A newbie author-to-be went online to ask his community a question: Will his specific Sci-Fi/Fantasy storyline be popular or not? Unfortunately, some ne'er-do-wells got to him before I could, but hopefully I straightened him--and them--out. Here's my response.

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Kudos to those respondents who answered your question positively—and accurately. It's true, the story you describe ain't new, and it's far from detailed enough for anyone of any intellect to give you a straight-up response. As those people have pointed out, the popularity of your story isn't in the storyline, which has been done to death, but rather in the telling. In other words, there are no new ideas under the sun. Do a good job, and you have a good chance of turning out a good book. Whether or not it will be "popular" (aka, financially successful) is anybody's guess.

 

Now, rat droppings to the initial respondent who greeted your question so negatively and imposed her own biases (which are obviously many) into her response. And the same to those who agreed with her, lavishing praise upon her lame and irresponsible answer. Here's where the Queen of Wrong missed the boat yet again.

First: The opening remark of Why are you even bothering to think about this? is ridiculous. Is she kidding? If a writer doesn't bother "to think about" the premise, storyline, and plot of his novel before setting out to write it, he's an idiot. Why would anyone with all his screws firmly attached and tightened say otherwise? Of course, you should think about it. Right now. Up front and ahead of any writing you may be pulling at the reigns to begin. Read More 

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REIMURSEMENT FOR UNSOLD BOOKS

The question came up recently as to whether or not authors must repay their book publishers for unsold books. As usual, there were plenty of answers to go around--and most of them were wrong. Here's how I corrected them.

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Yes! Unlike the response from the Queen of Wrong and so many other respondents who, if I'm reading your question correctly, missed the boat entirely.

 

If you were talking about paying the publisher back for any advance against royalties received by the author but not earned out through the book's sales, the answer would be "no." Publishers don't traditionally require authors to repay unearned balances from the advances they pay their authors. But, you don't mention advances, royalties, or unpaid balances in your question; so, that's not at all the question you asked. Read More 

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ARE DERIVATIVE WORKS LEGAL?

Someone asked the other dayif he could legally write a sequel to an existing work. Of course, he received a predictably muddled and incorrect response from one resondent in particular, who went out of her way to define what a derivative work is and what writing one entails--incorrectly, of course. Here's how I broached the subject.

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Well, the Queen of Wrong missed the boat yet again. Funny how often it sails away without her!

 

The truth is that copyright laws pertaining to derivative works and whether or not an author can create a sequel based upon an original, copyrighted work are complex and can't be answered with a glib, and inaccurate, "No!" Giving such an answer is irresponsible and harmful to the world of truth and reality, not to mention the derivative work's author and his or her potential for success. Who would have guessed?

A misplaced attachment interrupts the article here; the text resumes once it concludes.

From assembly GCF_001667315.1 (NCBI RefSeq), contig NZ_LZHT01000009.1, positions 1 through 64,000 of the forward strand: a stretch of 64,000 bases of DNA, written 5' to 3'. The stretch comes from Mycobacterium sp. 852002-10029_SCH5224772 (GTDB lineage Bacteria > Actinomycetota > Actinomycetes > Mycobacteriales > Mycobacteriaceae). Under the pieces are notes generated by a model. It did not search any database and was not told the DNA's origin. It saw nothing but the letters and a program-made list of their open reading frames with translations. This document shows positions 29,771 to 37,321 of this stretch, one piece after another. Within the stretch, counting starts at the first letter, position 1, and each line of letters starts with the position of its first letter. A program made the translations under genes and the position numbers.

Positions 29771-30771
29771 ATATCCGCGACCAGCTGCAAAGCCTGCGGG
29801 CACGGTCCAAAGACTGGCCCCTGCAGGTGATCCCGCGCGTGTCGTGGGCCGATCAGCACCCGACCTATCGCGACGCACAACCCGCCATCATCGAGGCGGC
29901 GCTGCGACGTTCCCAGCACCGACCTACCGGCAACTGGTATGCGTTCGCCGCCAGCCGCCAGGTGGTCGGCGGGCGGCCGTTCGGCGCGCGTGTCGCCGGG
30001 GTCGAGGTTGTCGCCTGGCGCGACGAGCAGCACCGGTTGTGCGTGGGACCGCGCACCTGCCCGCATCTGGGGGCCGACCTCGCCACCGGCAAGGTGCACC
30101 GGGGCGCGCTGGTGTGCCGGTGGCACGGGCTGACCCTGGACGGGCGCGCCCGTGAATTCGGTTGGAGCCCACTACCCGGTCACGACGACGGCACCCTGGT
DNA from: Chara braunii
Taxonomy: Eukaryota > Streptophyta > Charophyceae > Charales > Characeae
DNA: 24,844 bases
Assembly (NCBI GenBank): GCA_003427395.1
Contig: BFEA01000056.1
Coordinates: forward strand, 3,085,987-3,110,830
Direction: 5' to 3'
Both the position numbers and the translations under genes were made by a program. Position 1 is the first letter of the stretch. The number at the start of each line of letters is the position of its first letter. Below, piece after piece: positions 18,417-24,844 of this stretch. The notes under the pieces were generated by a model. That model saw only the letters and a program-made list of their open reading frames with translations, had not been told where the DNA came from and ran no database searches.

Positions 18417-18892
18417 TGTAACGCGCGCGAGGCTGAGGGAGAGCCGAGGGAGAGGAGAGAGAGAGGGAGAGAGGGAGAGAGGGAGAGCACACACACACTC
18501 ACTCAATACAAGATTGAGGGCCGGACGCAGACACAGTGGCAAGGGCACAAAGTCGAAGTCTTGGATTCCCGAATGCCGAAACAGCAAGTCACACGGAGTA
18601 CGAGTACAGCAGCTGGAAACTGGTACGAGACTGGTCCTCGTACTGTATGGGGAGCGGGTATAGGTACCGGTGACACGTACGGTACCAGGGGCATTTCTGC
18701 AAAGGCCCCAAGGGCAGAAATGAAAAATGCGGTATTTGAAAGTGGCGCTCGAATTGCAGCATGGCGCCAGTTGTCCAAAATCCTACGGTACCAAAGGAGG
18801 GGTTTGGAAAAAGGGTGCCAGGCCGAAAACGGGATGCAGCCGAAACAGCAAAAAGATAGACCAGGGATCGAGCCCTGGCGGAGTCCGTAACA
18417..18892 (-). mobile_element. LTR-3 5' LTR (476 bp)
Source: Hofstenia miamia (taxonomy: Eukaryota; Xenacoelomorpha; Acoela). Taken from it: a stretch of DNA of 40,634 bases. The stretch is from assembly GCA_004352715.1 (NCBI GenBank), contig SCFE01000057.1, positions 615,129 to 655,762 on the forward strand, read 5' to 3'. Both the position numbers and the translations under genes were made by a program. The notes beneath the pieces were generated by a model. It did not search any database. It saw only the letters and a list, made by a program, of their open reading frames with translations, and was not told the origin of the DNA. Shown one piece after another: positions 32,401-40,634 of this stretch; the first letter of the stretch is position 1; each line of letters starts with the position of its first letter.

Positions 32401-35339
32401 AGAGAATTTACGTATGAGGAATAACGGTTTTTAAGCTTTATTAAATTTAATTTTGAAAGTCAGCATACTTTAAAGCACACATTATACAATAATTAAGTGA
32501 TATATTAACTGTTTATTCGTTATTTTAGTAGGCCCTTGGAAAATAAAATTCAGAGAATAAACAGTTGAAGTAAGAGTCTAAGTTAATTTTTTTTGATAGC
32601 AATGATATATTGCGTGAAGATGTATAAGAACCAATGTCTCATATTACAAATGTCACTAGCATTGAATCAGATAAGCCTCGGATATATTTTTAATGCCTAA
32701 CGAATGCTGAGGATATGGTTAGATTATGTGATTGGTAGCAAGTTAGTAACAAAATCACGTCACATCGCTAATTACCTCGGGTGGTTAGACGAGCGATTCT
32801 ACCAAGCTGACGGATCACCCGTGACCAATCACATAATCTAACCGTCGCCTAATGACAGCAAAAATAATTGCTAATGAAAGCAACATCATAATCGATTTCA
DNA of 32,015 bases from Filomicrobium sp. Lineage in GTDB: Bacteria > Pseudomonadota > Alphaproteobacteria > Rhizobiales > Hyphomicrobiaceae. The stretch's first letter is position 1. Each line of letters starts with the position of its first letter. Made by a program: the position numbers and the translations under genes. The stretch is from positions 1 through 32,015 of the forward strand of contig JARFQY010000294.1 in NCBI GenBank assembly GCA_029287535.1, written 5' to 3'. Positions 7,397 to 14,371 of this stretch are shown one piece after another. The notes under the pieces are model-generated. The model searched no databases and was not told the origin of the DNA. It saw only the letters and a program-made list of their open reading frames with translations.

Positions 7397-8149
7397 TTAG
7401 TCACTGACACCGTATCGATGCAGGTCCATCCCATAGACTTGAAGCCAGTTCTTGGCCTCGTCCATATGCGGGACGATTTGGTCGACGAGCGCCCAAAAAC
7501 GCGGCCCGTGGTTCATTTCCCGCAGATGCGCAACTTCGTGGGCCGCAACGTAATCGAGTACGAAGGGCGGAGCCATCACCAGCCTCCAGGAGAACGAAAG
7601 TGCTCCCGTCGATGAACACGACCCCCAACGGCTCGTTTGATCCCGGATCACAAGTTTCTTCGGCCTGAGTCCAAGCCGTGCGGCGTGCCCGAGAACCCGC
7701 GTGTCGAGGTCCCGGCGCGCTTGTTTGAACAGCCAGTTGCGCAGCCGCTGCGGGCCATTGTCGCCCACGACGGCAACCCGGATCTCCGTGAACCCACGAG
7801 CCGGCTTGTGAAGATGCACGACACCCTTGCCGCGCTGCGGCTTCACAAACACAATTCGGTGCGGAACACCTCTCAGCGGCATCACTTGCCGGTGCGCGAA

So, with Queenie's misinformation out of the way, here's what the U.S. copyright office has to say about the subject. Read More 

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FORMATTING FOR PUBLICATION

People often ask me for tips on how to format a work they're preparing to submit to a publisher. The answer, once you understand the rationale behind it, is quite simple. The time-tested most optimal formatting for submitting anything other than poetry to a print publication is this:

  • Use 1-inch margins all the way around (top, bottom, left, and right)
  • Use Times New Roman type face only (never Arial, which is far more difficult and tiring for the human eye to read)
  • Use 12-point type size
  • Use double-spaced lines throughout for the main body of your work
  • Use .5-inch (one-half inch) paragraph indentations

As for pagination, put the page numbers in the Running Head always (never in the Running Foot) and include the BOOK TITLE and author's name on all pages except the first, or cover, page. A typical running head would look something like this: "THE OX BOW INCIDENT/Herda, Page 12." Set the numbering of pages to automatically paginate beginning on the second page so you don't have to change each page number manually and run the risk of getting something wrong. Read More 

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WHY NOVELS AND FILMS VARY

A guy named Mike with a really cool pair of shades asked on the Internet the other day why stories in magazines differ from the same stories when they're published in books. Since no one else seemed able to cover this one, I dove right in.

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Hey, Mike, I can answer this one for you. As a former book, magazine, and newspaper editor, I have the response down pat. Besides, it's my pleasure to help out anyone with such cool shades!

 

There are a couple of reasons magazine versions of a story differ from what may eventually appear in books. The first and most obvious reason is that different editors working for different publishers in different media exert their influences on the work in different ways. One editor might concentrate on focusing the story more sharply while the other might be more concerned with cleaning up grammar and sharpening the rhetoric. As for the author's input, unless he's a world-famous proven moneymaking scribe, his or her material is going to undergo editing. Period. That's a standard clause in every  magazine, newspaper, and book publisher's contract, even if it's only understood rather than written in stone.

 

That's one reason. The second reason stories may differ is for the sake of brevity. While books can publish stories that are tens of thousands of words long or more, magazines can't. To understand why, think of the magazine's goals in life: To increase readership; to make money, and to entertain the readers. Let's examine the three. Read More